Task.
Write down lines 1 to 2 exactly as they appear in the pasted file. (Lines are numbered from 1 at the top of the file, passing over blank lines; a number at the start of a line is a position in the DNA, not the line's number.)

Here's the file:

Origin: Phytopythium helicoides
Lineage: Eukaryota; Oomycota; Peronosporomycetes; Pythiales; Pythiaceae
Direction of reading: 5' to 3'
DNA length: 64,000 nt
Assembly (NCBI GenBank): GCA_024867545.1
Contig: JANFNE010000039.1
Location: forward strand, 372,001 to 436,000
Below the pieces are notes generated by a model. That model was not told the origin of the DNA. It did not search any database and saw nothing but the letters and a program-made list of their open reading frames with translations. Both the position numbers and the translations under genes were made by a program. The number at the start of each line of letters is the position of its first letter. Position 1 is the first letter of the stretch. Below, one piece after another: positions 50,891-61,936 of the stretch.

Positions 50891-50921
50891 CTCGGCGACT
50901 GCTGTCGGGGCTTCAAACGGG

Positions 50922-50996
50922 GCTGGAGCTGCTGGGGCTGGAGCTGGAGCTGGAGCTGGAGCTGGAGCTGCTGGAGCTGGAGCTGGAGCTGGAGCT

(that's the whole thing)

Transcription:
Origin: Phytopythium helicoides
Lineage: Eukaryota; Oomycota; Peronosporomycetes; Pythiales; Pythiaceae